By Steven Adamo
The high-cost of textbooks is one of many topics of discussion during Open Access Week, with workshops held today and Thursday at the Helen Miller Bailey library.
During the workshops, librarian Cynthia Mari Orozco will discuss Open Educational Resources (OER).
“OER are openly licensed materials that are free to use,” Orozco said.
These materials are syllabi, assignments, tests, projects and free, or low-cost, textbooks.
A 2014 study by the Student Public Interest Research Group revealed that students base their course decisions on cost of materials and avoid taking classes that require expensive course materials.
One student, who asked to remain anonymous, said that they take photos of the homework assignments from the book and print them out in the library in order to save money.
“The math book alone is $170,” the student said. Most OER textbooks are free with print options commonly available, usually between $29 to $65.
Two years ago, the California College Textbook Affordability Act was passed.
The law provides incentives for campuses to adopt open educational resources, though few professors at ELAC are using OER textbooks in their curriculum.
“From a student perspective, it might sound pretty easy for faculty to immediately adopt an open textbook, but there are a lot of obstacles, such as completely redesigning a course’s curriculum, technological hurdles, and understanding how licenses work,” Orozco said.
Dr. Eileen Ie, associate professor of Sociology, is one of the teachers on campus that have adopted OER into their curriculum.
“The reason I adopted (OER) was the quality of its content,” Ie said.
“Its also very critical and more nuanced than a general Introduction to Sociology textbook.”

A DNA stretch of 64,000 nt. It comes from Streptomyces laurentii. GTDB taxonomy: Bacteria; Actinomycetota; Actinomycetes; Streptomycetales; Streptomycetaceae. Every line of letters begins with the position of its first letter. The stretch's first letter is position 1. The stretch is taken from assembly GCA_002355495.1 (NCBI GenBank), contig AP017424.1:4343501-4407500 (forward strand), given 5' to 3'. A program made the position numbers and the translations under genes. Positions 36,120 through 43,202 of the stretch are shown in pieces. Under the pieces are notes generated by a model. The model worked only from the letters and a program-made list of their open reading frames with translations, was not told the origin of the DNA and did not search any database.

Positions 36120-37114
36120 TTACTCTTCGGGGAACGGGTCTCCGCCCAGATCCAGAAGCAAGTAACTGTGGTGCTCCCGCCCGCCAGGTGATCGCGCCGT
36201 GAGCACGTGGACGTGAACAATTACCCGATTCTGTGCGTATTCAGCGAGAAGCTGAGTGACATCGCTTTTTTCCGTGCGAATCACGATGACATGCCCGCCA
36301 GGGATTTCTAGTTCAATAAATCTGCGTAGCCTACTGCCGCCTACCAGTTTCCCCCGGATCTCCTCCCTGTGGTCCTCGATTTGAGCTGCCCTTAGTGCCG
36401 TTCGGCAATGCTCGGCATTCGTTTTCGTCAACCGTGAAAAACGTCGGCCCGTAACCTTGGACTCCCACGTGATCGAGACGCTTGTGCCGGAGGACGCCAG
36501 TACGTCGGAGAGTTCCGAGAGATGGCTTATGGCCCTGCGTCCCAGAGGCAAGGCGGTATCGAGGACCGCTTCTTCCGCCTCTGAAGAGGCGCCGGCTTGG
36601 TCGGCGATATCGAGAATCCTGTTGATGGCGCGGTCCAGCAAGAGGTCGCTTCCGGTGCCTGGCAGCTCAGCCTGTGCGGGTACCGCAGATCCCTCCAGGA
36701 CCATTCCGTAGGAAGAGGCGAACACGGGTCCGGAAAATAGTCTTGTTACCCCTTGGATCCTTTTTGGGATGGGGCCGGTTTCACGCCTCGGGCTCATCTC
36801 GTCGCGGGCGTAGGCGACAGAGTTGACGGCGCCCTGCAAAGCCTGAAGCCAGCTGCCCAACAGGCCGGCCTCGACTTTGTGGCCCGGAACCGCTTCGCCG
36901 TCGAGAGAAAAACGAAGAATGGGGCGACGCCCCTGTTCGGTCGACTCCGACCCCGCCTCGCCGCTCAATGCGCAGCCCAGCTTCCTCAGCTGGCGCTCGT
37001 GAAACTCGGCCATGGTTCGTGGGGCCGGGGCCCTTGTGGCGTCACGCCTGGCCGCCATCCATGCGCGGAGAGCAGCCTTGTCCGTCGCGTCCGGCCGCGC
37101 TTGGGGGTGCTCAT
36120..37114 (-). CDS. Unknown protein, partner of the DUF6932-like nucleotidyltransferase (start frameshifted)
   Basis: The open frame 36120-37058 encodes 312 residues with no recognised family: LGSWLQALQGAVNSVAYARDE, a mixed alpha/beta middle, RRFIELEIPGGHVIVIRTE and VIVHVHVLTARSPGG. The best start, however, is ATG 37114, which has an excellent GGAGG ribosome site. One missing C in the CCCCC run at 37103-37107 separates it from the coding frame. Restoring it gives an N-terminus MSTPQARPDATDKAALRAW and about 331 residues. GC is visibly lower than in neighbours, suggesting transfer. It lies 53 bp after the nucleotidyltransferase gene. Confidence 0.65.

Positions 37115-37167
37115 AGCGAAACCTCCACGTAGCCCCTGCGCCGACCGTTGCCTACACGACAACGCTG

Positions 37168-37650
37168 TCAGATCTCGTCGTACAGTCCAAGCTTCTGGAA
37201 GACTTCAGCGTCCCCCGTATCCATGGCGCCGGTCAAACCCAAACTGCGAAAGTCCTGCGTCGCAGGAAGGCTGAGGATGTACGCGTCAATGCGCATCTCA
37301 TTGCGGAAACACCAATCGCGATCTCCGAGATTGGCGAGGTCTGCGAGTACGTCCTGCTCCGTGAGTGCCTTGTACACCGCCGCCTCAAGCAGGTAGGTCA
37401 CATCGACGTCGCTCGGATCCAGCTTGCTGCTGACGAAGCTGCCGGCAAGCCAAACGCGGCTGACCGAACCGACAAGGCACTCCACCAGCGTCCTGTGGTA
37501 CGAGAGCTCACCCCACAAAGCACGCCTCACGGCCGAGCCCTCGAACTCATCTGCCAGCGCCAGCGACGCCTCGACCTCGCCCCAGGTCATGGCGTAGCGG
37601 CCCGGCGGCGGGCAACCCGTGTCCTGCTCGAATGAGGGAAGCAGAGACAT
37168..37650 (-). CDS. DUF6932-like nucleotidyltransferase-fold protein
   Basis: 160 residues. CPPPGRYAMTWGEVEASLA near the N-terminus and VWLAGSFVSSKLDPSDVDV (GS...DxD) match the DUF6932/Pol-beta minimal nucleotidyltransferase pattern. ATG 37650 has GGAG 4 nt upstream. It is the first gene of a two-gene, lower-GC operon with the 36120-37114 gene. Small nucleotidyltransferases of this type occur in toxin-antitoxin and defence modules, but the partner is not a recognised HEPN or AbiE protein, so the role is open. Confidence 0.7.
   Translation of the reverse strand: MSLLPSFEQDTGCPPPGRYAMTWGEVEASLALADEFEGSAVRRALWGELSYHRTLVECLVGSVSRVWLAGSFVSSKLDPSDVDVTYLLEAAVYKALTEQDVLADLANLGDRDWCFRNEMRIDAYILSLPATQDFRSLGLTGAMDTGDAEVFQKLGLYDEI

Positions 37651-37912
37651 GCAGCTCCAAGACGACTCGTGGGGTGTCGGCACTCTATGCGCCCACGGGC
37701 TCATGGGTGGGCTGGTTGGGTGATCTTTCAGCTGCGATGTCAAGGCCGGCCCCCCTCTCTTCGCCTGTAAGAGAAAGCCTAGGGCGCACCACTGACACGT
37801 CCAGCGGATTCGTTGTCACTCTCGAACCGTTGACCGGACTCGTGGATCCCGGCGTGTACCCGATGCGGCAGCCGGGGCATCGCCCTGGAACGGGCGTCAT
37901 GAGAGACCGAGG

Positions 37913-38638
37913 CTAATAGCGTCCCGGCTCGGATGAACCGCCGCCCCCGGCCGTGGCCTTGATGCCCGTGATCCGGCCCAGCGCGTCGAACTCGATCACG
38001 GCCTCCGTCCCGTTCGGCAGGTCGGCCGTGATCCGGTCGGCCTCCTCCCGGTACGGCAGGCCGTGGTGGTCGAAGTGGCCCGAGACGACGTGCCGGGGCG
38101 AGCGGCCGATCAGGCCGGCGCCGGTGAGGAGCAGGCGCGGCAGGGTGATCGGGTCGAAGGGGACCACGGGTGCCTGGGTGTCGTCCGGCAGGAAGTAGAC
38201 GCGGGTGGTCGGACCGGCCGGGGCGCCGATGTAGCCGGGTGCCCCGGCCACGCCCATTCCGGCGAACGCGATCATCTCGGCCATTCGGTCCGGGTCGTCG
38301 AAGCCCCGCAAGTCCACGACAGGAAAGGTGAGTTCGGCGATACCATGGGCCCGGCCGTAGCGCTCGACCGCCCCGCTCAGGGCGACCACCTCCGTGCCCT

The new OER textbook is free and available on the first day of class, whereas the previous Sociology textbook costs approximately $150.
Some colleges have gone beyond using OER materials in classes and are creating entire degrees around them.
A “zero-textbook-cost degree,” or “Z-degree,” is a degree obtained through Open Educational Resources.
When Tidewater Community College in Virginia implemented their first two-year Z-Degree for business, students saved nearly $3,700 in textbook fees.
Groups like Open Oregon and Maricopa Millions educate students and colleges alike on the benefits of OER.
On Twitter, Maricopa Millions encourages students to share their stories about how they will spend the money they save from increasing textbook costs.
Groups like the Organization for Economic Co-Operation and Development help governments of 30 democracies address economic, social and environmental issues with the use of OER.
The Organization for Economic Co-Operation and Development website says that they “provide a setting where governments can compare policy experiences, seek answers to common problems, identify good practice and work to co-ordinate domestic and international policies.”
Upcoming Open Access Week workshops will be held today from 12:30 p.m. to 1:30 p.m. in the ELAC library and tomorrow from 3:30 p.m. to 4:30 p.m. at the South Gate campus library.
For more information on Open Educational Resources, visit http://researchguides.elac.edu/oer or #GoOpen on Twitter.